General Education

What to Consider When Choosing a College

What to Consider When Choosing a College
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Charles Wang profile
Charles Wang September 18, 2013

Everyone knows that selecting a college is a major decision, and generally an extremely difficult one to make. But if you have the resources to narrow down your search to a few key factors, it can really help simplify the search process.

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Everyone knows that selecting a college is a major decision, and generally an extremely difficult one to make. But if you have the resources to narrow down your search to a few key factors, it can really help simplify the search process.

To help you with your search, we've selected a few important pieces of criteria to consider. But first lets take a step back and look at how people tend to choose a college in the U.S.

How people choose a college: High school guidance counselors are the first formal point of contact for most students considering college. The average high school guidance counselor in an American public school is overwhelmed (loads of 400+ students per counselor are common) and as a result only marginally helpful. In response, a large number of test preparation services and private educational consultants have cropped up to fill the void. Most of their customers tend to be middle or upper middle-class or richer. The best tutors and consultants can command charges of up to $500 an hour. In New York City, where millionaires are 9% of the population, the obsessiveness of some rich parents has reached another fever pitch.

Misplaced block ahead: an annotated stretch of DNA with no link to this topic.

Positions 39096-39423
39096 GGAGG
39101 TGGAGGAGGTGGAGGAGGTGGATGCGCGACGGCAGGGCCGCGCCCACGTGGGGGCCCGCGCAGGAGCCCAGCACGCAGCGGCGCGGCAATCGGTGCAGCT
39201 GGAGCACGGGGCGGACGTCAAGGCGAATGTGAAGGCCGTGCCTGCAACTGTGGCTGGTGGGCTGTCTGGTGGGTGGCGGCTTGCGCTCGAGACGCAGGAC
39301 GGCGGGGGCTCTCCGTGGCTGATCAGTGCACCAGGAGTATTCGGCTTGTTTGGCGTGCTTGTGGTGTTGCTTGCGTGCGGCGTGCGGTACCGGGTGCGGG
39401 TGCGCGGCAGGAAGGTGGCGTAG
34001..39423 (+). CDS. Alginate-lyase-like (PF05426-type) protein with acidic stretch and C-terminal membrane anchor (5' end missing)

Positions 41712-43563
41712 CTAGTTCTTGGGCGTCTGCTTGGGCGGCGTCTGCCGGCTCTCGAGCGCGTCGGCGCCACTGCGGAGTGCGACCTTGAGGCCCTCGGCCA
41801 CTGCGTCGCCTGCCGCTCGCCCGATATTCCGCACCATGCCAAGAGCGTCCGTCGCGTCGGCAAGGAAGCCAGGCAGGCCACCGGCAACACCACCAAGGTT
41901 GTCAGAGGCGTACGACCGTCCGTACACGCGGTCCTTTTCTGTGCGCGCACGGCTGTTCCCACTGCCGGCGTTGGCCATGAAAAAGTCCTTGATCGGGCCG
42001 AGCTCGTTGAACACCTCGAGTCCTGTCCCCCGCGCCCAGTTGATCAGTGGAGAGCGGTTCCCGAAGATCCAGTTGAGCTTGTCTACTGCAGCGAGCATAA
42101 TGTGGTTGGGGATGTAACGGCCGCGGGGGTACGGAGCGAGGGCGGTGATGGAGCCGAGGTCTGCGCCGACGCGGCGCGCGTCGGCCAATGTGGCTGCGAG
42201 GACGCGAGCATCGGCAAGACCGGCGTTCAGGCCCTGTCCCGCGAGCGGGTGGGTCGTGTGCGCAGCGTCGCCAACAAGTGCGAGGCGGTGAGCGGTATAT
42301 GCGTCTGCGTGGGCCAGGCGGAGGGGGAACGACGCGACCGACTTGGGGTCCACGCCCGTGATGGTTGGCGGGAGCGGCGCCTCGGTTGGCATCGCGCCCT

Many parents and students also learn about various colleges through peer networks. This often involves rules of thumb, guesses, and other highly imprecise methods. The one-third of college students who transfer schools before graduation do so not only because many are moving from two-year to four-year institutions, but also because many make poor or uninformed decisions and find themselves in places unsuited to their interests, goals, and personalities. Typically, a student will attend a state-run college or university in their home state or a neighboring one because of financial constraints and because they are following their friends. Student bodies and the quality of instruction both across and within state schools tend to vary widely in quality.

The very poorest families as well as many recent immigrants often have little or no experience interacting with the American postsecondary education system and know few people who have. Many lack the personal networks and cultural literacy that middle class and richer families take for granted. A great many poor but gifted students fail to apply to elite colleges despite preferential admissions treatment and the high likelihood of generous financial aid. Even when they are able to attend, there are often serious cultural barriers and a strong sense of alienation.